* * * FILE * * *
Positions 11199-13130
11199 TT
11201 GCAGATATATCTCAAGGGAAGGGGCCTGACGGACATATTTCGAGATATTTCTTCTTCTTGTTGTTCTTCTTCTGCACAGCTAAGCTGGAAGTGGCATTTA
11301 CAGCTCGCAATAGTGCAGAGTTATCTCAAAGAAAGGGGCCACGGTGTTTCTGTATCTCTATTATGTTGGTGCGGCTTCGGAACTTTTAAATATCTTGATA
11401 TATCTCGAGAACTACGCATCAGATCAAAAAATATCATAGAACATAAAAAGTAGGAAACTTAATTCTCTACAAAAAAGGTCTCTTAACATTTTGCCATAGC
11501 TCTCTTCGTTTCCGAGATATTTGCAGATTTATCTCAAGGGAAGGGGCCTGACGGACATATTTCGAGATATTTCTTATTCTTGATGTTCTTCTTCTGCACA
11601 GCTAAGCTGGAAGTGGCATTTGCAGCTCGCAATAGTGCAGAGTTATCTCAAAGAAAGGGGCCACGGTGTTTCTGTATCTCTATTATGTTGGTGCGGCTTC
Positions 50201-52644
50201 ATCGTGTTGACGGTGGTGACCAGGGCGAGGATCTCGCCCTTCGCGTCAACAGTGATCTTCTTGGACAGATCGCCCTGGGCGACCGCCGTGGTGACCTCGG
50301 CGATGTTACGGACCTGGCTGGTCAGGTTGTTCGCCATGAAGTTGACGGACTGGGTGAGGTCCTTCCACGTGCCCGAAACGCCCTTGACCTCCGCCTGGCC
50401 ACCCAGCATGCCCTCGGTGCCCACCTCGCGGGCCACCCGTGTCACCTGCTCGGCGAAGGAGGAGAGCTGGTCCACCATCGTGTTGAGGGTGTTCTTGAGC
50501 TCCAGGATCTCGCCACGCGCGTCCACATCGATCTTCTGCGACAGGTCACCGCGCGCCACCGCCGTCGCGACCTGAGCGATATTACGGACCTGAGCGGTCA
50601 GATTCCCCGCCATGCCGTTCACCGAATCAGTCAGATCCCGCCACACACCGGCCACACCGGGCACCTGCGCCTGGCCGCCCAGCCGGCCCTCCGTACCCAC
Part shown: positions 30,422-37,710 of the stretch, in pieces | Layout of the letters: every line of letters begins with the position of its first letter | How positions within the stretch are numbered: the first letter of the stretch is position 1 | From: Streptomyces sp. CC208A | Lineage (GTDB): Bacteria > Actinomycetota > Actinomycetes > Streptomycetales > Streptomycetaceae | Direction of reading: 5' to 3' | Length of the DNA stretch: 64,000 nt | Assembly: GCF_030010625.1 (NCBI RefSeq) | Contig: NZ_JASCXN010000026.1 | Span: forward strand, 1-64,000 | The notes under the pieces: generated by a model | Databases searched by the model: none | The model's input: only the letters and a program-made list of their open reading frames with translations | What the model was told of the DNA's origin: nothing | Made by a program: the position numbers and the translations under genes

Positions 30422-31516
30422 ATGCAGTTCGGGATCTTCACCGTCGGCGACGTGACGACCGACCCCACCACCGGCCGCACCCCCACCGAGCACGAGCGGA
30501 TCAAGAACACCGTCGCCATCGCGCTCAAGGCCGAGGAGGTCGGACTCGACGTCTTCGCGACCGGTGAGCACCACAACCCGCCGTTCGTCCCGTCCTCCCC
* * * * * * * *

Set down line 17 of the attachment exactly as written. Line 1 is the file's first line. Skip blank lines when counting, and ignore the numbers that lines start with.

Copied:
30501 TCAAGAACACCGTCGCCATCGCGCTCAAGGCCGAGGAGGTCGGACTCGACGTCTTCGCGACCGGTGAGCACCACAACCCGCCGTTCGTCCCGTCCTCCCC